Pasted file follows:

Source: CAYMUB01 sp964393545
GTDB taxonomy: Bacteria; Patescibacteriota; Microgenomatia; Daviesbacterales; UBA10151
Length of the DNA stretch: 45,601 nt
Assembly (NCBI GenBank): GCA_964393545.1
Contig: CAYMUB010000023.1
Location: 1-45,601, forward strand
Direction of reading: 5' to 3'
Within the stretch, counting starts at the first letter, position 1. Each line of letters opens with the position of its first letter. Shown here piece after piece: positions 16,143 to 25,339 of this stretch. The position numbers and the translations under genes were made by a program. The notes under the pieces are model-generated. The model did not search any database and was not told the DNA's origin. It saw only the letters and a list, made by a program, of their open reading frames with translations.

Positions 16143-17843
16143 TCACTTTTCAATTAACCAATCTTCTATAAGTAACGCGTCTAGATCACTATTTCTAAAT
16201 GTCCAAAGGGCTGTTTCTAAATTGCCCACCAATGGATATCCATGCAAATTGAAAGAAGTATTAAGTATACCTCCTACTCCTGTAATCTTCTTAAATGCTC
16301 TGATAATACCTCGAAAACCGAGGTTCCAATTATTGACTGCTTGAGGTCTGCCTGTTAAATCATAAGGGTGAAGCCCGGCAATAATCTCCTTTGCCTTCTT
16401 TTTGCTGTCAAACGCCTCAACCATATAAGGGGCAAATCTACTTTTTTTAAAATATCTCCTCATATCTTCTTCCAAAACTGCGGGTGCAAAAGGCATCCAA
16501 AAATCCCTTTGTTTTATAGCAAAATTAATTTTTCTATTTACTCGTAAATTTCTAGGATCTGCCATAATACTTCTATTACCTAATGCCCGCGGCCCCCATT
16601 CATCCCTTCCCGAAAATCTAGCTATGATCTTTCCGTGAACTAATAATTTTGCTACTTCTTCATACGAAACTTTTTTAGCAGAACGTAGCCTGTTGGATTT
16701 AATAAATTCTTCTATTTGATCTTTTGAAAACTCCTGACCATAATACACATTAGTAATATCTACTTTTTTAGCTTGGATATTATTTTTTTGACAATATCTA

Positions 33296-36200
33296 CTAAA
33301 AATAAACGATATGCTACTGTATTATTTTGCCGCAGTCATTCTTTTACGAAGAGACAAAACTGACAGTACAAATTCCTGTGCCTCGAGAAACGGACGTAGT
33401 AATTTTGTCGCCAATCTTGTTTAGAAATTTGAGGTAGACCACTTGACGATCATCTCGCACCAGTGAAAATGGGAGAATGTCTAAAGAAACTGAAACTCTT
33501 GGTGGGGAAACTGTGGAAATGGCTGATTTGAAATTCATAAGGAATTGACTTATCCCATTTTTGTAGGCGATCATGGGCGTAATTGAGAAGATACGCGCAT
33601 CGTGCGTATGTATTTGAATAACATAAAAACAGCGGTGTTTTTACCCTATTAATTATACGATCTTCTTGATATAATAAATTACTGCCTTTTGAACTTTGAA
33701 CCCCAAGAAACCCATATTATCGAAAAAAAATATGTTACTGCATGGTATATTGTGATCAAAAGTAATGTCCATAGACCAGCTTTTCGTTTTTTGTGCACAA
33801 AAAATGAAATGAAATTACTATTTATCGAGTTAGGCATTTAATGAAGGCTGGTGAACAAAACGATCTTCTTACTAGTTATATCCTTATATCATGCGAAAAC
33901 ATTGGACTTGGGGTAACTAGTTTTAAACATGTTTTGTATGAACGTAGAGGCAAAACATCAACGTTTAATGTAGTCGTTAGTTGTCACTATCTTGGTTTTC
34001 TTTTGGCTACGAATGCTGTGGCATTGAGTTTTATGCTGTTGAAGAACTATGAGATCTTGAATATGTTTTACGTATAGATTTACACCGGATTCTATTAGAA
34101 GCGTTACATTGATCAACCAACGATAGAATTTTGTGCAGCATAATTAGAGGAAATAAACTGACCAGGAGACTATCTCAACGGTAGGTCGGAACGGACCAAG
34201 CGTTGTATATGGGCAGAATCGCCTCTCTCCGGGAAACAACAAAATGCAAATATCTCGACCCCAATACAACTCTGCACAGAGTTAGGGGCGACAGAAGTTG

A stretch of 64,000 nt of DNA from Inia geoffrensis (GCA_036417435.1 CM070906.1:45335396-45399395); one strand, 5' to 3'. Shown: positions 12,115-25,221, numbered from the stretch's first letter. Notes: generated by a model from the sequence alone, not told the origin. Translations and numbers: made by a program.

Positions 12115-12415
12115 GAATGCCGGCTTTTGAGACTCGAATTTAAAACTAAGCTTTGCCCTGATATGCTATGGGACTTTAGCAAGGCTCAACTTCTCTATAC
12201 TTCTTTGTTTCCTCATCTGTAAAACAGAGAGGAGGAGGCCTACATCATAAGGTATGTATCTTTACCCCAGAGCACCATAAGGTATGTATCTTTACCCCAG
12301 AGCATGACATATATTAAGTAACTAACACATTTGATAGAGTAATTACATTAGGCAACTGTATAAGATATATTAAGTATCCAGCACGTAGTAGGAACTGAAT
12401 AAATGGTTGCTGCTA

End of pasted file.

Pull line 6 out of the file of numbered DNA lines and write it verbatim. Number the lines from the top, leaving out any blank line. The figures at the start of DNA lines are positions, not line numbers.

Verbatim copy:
Location: 1-45,601, forward strand